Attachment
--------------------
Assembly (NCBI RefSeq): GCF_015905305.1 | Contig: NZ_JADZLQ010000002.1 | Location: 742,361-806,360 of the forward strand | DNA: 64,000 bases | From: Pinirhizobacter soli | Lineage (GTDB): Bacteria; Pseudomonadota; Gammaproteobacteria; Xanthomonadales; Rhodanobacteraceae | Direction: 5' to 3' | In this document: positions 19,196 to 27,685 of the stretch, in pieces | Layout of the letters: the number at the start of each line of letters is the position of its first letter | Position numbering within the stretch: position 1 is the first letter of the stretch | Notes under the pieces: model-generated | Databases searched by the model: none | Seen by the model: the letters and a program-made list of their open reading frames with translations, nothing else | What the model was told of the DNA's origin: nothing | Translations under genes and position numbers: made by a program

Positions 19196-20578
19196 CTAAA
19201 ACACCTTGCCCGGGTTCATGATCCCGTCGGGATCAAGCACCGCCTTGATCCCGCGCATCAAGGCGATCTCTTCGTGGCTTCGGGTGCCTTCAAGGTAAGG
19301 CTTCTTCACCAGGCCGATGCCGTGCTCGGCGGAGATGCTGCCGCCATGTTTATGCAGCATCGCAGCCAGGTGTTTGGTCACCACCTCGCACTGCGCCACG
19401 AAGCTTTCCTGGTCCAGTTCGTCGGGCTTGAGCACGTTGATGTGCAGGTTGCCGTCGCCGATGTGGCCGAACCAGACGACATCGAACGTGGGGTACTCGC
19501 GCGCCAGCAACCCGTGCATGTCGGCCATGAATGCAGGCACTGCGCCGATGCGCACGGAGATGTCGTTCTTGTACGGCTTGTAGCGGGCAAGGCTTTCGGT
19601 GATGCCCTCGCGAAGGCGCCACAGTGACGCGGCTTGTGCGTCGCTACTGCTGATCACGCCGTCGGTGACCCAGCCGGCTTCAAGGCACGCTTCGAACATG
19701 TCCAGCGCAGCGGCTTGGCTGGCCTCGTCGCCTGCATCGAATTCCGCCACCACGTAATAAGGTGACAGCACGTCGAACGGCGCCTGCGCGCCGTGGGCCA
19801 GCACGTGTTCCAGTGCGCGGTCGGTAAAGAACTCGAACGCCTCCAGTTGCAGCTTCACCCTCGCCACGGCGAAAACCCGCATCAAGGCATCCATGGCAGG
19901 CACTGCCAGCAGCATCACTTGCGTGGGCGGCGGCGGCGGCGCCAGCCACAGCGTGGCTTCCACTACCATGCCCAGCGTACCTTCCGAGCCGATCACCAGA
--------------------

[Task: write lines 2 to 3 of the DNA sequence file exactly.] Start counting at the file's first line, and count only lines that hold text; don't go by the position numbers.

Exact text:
Positions 19196-20578
19196 CTAAA